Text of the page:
Have you been enlisted? Take up arms! (Well, put down the groceries and your laptop bag first first.)

The term “mommy wars" refers to the supposed animosity between mothers who work and mothers who stay home. You might think: Really? Don't we all have enough drama? And yet some of us have encountered people on either side with strong opinions, people who have tried to convince us to take up verbal and emotional arms against the other group.

Until this point, I have remained a conscientious objector in the mommy wars. But now I'm a mommy war protestor, rallying with a poster that asserts: “We're all in this together."

Where does the bitterness come from? From what root does all the comparing stem?

As I see it, there is just one possible source: insecurity. I almost wrote that there were two possible causes: insecurity and pride. But if someone is really, genuinely proud of her life, she doesn't need to brag or play games of comparing. So then pride is off the table as an option. The fact is, motherhood is a minefield of possible insecurities that we must resist.

All I want to say is this: If you are a stay-at-home mother, thank you for your sacrifice. If you are a working mother, thank you for your sacrifice. If you are a mother staying home with your kids and also working, thank you for your sacrifice. Our society doesn't often thank us. That's part of why we feel so alone.

Just for a moment, let's talk about “alone."

Though the generations that came before us had no online community, they had actual community, with larger extended families and neighbors who could lend support, taking turns watching the kids. In those comparatively anxiety-free days, children were sent outside to play and told, “See you at supper!" Karate class followed by soccer practice followed by violin lessons? Our foremothers would have laughed. Making sure labels read “organic," “gluten-free" and “non-GMO"? It wasn't even an option. But these days, for a thousand good reasons and a thousand bad ones, we are juggling more and working harder and worrying more than ever. The good news: We approach motherhood intelligently, shaping a personal philosophy that would make the women who came before us proud. But they would be concerned about us, too, about our extra stress and the harsh ways we judge ourselves... and others.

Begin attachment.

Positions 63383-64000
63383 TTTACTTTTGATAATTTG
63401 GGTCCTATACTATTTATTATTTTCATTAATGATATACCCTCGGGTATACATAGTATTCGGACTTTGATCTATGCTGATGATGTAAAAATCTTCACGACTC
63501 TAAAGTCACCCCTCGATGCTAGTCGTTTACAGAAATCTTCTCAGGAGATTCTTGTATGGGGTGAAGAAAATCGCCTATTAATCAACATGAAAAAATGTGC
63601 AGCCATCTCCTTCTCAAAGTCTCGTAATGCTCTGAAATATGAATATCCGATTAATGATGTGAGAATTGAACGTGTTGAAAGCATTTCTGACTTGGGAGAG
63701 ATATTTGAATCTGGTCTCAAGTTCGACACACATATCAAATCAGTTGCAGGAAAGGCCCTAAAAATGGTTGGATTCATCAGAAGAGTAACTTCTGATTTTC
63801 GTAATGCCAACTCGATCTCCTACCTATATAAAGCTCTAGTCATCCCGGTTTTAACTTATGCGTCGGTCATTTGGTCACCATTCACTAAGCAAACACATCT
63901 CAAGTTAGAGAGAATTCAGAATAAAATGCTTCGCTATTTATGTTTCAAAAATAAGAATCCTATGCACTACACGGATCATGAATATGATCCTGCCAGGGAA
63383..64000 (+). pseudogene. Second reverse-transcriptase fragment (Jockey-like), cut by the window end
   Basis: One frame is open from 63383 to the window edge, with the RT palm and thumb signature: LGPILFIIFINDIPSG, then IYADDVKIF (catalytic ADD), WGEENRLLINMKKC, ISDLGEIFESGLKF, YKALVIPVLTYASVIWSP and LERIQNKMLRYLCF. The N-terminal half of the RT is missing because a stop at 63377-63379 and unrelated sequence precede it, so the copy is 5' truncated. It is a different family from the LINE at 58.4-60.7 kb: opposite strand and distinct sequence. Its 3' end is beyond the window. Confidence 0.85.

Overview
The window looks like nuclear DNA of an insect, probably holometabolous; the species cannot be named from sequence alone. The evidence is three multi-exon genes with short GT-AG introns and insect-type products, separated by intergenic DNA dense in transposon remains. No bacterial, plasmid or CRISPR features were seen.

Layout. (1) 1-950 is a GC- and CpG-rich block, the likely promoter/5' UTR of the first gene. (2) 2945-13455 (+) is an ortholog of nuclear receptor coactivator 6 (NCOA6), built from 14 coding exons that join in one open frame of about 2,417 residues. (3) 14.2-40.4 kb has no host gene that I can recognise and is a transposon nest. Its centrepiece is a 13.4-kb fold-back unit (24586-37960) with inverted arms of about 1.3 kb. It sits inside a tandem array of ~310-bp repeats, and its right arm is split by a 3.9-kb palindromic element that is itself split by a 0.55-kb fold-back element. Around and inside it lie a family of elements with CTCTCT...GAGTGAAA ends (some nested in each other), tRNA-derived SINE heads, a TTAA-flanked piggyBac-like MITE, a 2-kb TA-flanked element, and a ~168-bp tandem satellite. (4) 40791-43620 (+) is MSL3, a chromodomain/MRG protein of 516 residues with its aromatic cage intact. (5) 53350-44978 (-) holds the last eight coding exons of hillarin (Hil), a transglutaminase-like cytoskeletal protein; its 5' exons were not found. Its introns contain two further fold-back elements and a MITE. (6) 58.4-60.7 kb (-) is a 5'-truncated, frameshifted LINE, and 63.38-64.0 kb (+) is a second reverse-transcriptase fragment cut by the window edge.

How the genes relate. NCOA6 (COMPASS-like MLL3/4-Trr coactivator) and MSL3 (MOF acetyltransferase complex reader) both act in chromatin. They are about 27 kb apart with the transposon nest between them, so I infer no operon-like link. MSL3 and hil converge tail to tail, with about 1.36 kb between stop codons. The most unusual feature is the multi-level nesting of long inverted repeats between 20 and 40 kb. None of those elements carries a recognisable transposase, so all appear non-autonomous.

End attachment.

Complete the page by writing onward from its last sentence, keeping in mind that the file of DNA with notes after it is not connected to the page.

Whoever said mothers can have it all was wrong. No one has it all, and if they claim to, they are lacking either honesty or humility (which means they don't have it all). After all, motherhood is not a delicate crepe or a crème brulêe eaten slowly with pinkies raised. It is more like a stew, or a paella, a delicious rustic blending of flavors that is both sloppy and savory. Sometimes rice falls on the floor.

It happens to everyone. So stop thinking anyone else has a rice-free floor, so to speak.

It may be that stay-at-home moms sometimes envy the working mom (there are awesome things about being a working mom!) and that the working mom at times envies the stay-at-home mom (there are awesome things about being a stay-at-home mom!). The problem comes when we try to deny those feelings and protect ourselves from vulnerability by hardening that envy into bravado, bragging that our camp has it better or worse, or that we're superior mothers.

If there is a war, who is the enemy?

It's the boss not granting enough maternity or paternity leave. It's the person who just slammed a door in your face, even though he or she saw you struggling with your double stroller. It's the well-meaning loved ones who criticize your choices without offering genuine help in the form of babysitting, a visit or even a supportive text message.

Other moms, no matter their differences, are on our team. Or at least they have the potential to be with some gentle guidance. They may not know it. They may be accustomed to a culture that is all too comfortable criticizing women.

But we can teach them.

Let's refuse to engage in one-upmanship or fighting over who has it harder or who is more dedicated as a mother. We are all crazy about our kids, and we are all on this adventure, doing the best we can one day at a time. We have all tried to make the best choices for our families. We have all had moments of genuine pride, and moments of profound worry. Let's stop the judgment.

Above is a picture of Harvey, my baby's beloved stuffed cat. Harvey was being rinsed in the sink after being compromised by an exploded diaper. I believe this is an image that working moms and stay-at-home moms can both relate to. We've all seen this scene before. On some level, we can even relate to Harvey, smiling bravely even as he's up to his ears in a deluge. We work to get him clean and dry before our child misses him. We spend time (that could be spent in a hundred other ways) washing and drying an inanimate pet, merely because our little one loves him.

Regardless of the labels that divide us, all loving moms do countless small acts of kindness every day. That makes us all lovable and worthy of praise. Period.

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